The functions described in this volume comprise the following specialized libraries:(3NVPAIR)

	   These functions constitute the name-value pair library,  libnvpair.	This  library  is
	   implemented as a shared object, libnvpair.so, but is not automatically linked by the C
	   compilation system. Specify -lnvpair on the cc command line to link with this library.
	   See libnvpair(3LIB).

       (3PAM)

	   These  functions  constitute the pluggable uuthentication module library, libpam. This
	   library is implemented as a shared object, libpam.so, but is not automatically  linked
	   by  the  C  compilation system. Specify -lpam on the cc command line to link with this
	   library. See libpam(3LIB).

       (3PAPI)

	   These functions constitute the Free Standards Group Open Printing API (PAPI)  library,
	   libpapi.  This library is implemented as a shared object, libpapi.so, but is not auto-
	   matically linked by the C compilation system. Specify -lpapi on the cc command line to
	   link with this library. See libpapi(3LIB).

       (3PICL)

	   These functions constitute the PICL library, libpicl. This library is implemented as a
	   shared object, libpicl.so, but is not automatically linked by the C	compilation  sys-
	   tem.  Specify  -lpicl  on  the  cc  command	line  to  link	with  this  library.  See
	   libpicl(3LIB) and libpicl(3PICL).

       (3PICLTREE)

	   These functions constitute the PICL plug-in	library,  libpicltree.	This  library  is
	   implemented as a shared object, libpicltree.so, but is not automatically linked by the
	   C compilation system. Specify -lpicltree on the cc command  line  to  link  with  this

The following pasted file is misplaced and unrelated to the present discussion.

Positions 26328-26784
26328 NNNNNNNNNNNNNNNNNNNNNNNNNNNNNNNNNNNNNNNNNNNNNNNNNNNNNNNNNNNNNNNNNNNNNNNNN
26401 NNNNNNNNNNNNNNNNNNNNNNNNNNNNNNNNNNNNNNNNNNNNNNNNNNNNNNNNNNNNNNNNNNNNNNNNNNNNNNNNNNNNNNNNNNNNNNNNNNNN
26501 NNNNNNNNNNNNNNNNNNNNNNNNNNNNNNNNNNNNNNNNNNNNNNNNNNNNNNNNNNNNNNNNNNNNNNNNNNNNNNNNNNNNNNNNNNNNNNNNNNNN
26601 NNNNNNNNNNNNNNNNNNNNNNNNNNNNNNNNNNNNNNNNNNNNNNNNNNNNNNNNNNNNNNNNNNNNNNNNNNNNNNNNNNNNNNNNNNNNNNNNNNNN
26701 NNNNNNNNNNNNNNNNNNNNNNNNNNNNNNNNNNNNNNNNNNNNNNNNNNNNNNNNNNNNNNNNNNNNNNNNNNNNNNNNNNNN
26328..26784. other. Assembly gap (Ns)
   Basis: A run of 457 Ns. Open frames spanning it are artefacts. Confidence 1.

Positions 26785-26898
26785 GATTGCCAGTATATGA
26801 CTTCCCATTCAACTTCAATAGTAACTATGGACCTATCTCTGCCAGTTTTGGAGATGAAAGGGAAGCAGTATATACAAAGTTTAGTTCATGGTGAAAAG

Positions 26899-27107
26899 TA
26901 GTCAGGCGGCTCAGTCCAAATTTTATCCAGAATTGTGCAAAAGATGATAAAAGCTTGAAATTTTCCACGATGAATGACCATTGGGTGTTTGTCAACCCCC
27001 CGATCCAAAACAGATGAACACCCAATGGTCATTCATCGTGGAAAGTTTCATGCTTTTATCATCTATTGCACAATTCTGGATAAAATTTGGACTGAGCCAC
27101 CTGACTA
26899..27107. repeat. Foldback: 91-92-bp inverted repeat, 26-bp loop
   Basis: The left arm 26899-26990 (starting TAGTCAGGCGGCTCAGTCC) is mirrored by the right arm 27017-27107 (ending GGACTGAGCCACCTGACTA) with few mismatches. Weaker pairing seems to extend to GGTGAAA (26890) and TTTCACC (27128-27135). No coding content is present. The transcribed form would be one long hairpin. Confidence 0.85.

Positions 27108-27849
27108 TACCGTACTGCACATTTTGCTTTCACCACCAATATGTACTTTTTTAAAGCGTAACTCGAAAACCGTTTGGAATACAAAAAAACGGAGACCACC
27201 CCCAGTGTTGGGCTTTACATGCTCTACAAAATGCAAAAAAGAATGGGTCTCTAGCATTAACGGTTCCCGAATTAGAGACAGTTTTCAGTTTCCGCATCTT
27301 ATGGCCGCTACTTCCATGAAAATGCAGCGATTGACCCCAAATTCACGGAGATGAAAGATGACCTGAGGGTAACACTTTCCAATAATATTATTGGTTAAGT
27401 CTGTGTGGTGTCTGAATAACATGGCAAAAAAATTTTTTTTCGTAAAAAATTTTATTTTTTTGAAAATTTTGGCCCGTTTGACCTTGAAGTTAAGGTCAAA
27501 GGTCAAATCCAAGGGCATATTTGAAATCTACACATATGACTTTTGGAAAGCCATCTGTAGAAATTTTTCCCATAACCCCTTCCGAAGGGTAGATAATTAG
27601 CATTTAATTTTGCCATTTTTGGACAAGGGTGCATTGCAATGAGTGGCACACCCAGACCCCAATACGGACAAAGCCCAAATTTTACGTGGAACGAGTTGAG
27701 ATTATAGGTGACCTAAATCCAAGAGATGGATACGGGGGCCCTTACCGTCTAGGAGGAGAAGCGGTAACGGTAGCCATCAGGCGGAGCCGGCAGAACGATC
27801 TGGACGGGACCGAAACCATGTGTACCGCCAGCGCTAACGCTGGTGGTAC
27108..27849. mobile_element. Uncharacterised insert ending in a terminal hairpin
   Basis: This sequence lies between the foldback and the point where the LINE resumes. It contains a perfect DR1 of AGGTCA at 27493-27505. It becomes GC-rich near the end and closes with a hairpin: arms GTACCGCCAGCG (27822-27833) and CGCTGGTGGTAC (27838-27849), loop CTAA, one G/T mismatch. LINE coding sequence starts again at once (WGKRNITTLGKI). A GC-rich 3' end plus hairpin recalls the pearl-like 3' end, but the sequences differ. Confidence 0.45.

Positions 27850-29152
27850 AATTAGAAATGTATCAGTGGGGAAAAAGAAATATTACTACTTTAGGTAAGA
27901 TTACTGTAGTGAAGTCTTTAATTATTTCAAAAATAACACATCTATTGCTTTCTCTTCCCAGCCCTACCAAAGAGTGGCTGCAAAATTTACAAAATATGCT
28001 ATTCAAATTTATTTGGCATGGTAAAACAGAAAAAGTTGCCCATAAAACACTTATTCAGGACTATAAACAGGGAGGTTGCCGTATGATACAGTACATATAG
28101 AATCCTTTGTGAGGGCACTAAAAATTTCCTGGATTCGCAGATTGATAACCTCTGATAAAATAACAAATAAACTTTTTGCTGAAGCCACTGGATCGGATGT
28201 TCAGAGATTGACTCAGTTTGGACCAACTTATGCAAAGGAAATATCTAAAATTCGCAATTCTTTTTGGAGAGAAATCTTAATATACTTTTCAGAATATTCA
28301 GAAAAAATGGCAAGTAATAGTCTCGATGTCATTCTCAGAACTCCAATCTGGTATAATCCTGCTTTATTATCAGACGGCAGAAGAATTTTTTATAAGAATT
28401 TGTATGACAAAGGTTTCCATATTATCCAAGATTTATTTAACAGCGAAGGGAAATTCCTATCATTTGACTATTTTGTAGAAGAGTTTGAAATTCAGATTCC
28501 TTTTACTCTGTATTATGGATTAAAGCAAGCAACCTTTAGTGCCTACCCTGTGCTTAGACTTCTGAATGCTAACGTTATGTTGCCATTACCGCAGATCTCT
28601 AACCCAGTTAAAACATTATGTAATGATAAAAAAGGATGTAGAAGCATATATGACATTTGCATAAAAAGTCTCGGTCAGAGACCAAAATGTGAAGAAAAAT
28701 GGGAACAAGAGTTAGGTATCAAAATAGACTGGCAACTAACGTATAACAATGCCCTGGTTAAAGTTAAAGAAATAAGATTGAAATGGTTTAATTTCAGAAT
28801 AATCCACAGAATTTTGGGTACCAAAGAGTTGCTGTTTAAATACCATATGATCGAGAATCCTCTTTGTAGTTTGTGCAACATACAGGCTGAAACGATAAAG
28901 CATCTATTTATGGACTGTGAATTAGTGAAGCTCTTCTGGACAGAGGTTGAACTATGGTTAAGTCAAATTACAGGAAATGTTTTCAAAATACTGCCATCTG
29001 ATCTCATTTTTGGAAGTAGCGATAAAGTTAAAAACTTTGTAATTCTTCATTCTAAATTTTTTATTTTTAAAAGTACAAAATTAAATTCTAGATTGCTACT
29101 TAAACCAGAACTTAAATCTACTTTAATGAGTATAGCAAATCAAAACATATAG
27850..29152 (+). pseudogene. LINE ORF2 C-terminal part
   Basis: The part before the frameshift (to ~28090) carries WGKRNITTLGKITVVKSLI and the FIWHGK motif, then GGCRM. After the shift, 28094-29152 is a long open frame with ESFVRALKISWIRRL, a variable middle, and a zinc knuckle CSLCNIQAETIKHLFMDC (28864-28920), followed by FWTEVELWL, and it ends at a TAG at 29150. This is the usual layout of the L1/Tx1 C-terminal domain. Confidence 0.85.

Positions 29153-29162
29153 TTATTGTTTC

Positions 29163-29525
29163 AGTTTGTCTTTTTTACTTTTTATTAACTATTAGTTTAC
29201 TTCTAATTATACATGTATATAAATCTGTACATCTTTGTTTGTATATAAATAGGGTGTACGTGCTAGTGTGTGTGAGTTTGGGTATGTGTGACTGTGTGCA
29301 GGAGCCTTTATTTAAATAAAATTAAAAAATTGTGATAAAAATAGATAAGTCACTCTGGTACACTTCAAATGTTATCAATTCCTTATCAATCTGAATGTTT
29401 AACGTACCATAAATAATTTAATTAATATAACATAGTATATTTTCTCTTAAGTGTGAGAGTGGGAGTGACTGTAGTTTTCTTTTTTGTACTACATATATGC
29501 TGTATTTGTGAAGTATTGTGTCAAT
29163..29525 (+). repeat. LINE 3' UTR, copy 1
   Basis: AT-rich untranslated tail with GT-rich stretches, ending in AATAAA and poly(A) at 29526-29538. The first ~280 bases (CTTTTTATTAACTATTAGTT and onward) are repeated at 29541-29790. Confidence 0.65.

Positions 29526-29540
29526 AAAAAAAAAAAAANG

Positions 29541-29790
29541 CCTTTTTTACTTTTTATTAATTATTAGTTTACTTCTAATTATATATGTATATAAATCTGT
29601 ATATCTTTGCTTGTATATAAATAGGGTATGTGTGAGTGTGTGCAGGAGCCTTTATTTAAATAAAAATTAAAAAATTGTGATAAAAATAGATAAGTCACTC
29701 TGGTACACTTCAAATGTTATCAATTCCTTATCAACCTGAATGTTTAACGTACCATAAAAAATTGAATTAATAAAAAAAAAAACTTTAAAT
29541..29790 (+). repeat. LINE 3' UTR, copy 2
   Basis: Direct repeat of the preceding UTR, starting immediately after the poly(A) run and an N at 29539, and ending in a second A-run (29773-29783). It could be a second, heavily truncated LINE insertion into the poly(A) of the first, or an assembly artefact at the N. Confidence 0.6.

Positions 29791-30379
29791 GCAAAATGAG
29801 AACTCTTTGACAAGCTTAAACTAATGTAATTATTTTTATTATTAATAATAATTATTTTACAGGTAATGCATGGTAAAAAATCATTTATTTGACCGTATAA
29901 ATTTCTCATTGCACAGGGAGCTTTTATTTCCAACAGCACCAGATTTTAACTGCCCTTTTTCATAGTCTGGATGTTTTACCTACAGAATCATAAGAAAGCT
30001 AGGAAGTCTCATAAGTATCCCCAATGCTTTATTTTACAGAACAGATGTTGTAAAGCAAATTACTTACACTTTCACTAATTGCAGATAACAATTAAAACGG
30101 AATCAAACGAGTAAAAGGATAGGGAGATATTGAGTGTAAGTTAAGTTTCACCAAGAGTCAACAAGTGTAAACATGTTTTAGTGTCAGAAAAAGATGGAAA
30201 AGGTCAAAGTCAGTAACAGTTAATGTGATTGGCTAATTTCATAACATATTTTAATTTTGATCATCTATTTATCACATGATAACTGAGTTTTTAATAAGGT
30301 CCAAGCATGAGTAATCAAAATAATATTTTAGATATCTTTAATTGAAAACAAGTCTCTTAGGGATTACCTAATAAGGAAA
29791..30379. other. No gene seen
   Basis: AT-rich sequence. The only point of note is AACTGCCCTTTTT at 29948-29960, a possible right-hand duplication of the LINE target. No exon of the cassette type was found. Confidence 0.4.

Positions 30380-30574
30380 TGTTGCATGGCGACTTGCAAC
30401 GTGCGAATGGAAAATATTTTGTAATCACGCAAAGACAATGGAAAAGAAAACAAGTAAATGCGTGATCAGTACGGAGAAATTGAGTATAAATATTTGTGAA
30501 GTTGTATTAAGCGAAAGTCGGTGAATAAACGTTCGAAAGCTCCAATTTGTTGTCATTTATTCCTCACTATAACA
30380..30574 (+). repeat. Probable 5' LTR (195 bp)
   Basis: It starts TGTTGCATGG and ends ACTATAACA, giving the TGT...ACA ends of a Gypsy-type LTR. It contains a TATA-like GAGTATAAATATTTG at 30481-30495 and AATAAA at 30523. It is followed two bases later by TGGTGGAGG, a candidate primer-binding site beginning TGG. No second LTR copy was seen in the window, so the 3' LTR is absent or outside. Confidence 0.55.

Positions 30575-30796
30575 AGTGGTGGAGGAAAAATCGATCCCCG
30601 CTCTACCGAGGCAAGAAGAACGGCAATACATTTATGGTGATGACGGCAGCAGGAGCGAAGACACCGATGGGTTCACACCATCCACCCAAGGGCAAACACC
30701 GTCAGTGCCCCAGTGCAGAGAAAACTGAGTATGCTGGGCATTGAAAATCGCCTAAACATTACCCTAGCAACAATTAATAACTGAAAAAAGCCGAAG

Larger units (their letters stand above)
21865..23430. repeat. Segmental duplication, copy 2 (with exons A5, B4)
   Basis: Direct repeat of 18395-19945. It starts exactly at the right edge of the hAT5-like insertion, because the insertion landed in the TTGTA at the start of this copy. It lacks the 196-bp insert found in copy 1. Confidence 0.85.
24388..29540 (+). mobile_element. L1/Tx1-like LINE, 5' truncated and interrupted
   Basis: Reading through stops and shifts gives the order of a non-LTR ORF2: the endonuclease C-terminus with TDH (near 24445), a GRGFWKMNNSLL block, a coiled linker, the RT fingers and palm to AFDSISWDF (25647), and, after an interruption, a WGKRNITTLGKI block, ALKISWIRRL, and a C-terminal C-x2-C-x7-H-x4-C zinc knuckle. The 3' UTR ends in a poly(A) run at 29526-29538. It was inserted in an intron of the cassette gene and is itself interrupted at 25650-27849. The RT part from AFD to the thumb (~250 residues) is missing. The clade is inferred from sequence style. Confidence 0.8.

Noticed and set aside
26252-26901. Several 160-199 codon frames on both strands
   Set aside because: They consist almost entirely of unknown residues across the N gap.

library. See libpicltree(3LIB) and libpicltree(3PICLTREE).

       (3POOL)

	   These  functions constitute the pool configuration manipulation library, libpool. This
	   library is implemented as a shared object, libpool.so, but is not automatically linked
	   by  the  C compilation system. Specify -lpool on the cc command line to link with this
	   library. See libpool(3LIB).

       (3PROJECT)

	   These functions constitute the  project  database  access  library,	libproject.  This
	   library  is	implemented  as  a shared object, libproject.so, but is not automatically
	   linked by the C compilation system. Specify -lproject on the cc command line  to  link
	   with this library. See libproject(3LIB).

       (3RSM)

	   These  functions  constitute the remote shared memory library, librsm. This library is
	   implemented as a shared object, librsm.so, but is not automatically linked  by  the	C
	   compilation	system.  Specify  -lrsm on the cc command line to link with this library.
	   See librsm(3LIB).

   Extended Library Functions, Vol. 4
       The functions described in this volume comprise the following specialized libraries:(3SCF)

	   These functions constitute the object-caching memory allocation library, libscf.  This
	   library  is implemented as a shared object, libscf.so, but is not automatically linked
	   by the C compilation system. Specify -lscf on the cc command line to  link  with  this
	   library. See libscf(3LIB).

       (3SEC)

	   These  functions  constitute  the file access control library, libsec. This library is
	   implemented as a shared object, libsec.so, but is not automatically linked  by  the	C
	   compilation	system.  Specify  -lsec on the cc command line to link with this library.
	   See libsec(3LIB).

       (3SECDB)

	   These functions constitute the security attributes database	library,  libsecdb.  This
	   library  is	implemented  as  a  shared  object, libsecdb.so, but is not automatically
	   linked by the C compilation system. Specify -lsecdb on the cc  command  line  to  link
	   with this library. See libsecdb(3LIB).

       (3SMARTCARD)

	   These functions constitute the smartcard library, libsmartcard. This library is imple-
	   mented as a shared object, libsmartcard.so, but is not automatically linked by  the	C
	   compilation	system.  Specify  -lsmartcard  on  the	cc command line to link with this